The best part about college, among many other fabulous things, is the chance to get out of my comfort zone and dive right into new cultures and experiences. The latest opportunity to escape my comfort zone was to attend a service at a Jewish synagogue.
For most this wouldn’t be a big deal, but for a girl from a town of 9,000 people with about 99.98 percent of those people being Caucasian Christians, the chance to attend a Jewish Shabbat service wasn’t exactly an opportunity that came around very often. Needless to say, when I saw World Religions on the list of classes to take for my international studies minor, I jumped at the chance. Part of the learning experience of this class is to get out and experience other religions. Throughout the semester we will be required to attend two other religious ceremonies or rituals – one Muslim and one other of our choosing.
After hearing a horror story from a classmate who called another Jewish synagogue in town and got a very pointed “no” when she asked if she and a few others could attend their service, I was a little reluctant to call random synagogues across Portland to see if I and two other students could attend a service. Finally I decided I just needed to take the first step and make a call. Much to my surprise, the woman on the other end of the line was very happy that I was interested in attending a service and was quick to inform me that it wasn’t necessary to call them as they gladly welcome the public at their gatherings. I had been that stressed about this phone call, so just to get that response was a big relief.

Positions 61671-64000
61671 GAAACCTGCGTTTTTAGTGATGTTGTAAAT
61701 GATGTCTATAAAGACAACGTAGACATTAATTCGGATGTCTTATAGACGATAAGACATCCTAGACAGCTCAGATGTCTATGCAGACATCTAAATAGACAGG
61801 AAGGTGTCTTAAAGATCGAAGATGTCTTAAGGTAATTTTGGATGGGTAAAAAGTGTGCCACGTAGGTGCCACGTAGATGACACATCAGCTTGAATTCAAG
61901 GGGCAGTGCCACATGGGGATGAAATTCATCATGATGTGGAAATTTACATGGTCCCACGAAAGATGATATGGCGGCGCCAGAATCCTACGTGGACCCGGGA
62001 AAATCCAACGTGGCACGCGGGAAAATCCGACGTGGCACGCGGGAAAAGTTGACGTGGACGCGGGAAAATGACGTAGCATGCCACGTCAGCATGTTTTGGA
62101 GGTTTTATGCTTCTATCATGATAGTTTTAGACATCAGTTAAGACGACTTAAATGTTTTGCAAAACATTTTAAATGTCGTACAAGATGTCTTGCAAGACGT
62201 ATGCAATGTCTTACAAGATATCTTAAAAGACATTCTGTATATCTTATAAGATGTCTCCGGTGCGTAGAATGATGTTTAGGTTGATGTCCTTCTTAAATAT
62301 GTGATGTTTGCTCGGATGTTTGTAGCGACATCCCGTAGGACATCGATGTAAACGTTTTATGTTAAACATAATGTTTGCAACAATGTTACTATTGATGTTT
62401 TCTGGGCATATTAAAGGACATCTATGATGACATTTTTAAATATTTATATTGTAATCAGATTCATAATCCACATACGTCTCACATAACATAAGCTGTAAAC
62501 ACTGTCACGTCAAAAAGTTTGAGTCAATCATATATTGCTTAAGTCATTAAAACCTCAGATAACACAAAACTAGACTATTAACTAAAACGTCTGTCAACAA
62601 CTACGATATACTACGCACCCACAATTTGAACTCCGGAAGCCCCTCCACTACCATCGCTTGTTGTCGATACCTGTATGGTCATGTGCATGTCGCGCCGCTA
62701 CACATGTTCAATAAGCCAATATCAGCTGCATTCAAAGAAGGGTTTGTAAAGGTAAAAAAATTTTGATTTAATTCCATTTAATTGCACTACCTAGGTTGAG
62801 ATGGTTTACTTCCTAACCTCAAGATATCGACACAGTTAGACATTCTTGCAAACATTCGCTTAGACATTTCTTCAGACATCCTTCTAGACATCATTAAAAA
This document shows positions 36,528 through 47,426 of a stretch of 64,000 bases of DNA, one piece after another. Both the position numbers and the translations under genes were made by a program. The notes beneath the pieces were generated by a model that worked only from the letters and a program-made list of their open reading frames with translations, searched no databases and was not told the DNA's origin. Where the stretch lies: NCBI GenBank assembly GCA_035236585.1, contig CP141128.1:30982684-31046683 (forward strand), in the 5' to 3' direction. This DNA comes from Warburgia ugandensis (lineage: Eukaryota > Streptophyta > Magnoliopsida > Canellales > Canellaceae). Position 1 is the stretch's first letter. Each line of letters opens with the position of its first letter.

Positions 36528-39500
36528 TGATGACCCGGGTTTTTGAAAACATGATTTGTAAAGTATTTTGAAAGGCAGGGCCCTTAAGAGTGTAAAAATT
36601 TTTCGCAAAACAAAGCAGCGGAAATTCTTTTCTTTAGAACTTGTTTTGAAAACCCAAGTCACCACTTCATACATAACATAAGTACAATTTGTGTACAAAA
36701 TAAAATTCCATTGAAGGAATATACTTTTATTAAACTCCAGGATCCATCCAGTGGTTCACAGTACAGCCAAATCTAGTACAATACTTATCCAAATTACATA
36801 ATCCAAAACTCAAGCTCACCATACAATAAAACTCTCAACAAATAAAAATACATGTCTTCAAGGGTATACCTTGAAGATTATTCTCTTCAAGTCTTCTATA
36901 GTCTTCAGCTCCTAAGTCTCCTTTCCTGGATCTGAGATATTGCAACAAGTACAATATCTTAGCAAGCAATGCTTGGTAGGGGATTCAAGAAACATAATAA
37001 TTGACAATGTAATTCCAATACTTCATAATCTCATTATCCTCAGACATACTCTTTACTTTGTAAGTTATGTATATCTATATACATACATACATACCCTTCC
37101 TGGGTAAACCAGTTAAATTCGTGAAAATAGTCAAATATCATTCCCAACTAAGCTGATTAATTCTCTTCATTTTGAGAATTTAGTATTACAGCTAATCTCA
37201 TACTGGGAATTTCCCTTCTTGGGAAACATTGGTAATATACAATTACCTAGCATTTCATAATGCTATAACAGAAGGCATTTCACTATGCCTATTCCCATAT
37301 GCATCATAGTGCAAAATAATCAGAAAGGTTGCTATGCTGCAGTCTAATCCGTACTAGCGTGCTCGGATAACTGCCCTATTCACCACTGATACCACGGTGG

When the day of the service finally arrived, I dressed in my ankle-length skirt and long sleeve sweater and headed into Portland for a day of cultural gleaning. After much debate whether or not that “No Parking” sign was for our parking spot, or the one in front, or whether or not the car would fit in the tiny city street parking spot, we finally headed into the synagogue.
We walked through the maze of the building, and found exactly where we needed to be. The room was gorgeous. It wasn’t the stained glass room that I had seen online, but it still took my breath away. High ceilings, plenty of light, gold accents, a stained glass window; I could have easily sat in there all day admiring the architecture. As we were five minutes late, thanks to the ever-confusing City of Portland parking situation, we had to quickly take our seats, find our Torahs and pretend like we knew what we were doing.
The service was over two hours long. But I was amazed by the beautiful room, the interesting traditions taking place, and the Jewish prayers, chants and songs, so the time flew by. Fortunately, this week’s message was on the Ten Commandments, something that as a Christian I was very familiar with. Both rabbis related the Ten Commandments to our daily lives, explaining to us the importance of each one. The rabbis also took time to explain the importance of reading Hebrew correctly; that even taking a breath in the wrong spot can mess up the entire meaning of the verse. We also learned the importance of the rituals, like kissing your own Torrah and then tapping it on the synagogue’s Torrah to symbolize that the Torrah doesn’t just belong to the rabbi or the church, but to the Jewish people.
After the service ended, the rabbi approached the three of us to ask if we had any questions, and even told us to e-mail him or the other rabbi if we had any questions while working on our assignments.
All in all, my journey to a Jewish synagogue was a good experience. I appreciate the fact that I am encouraged to get out of my comfort zone, to experience new cultures and to gain a better understanding of those in the world around us.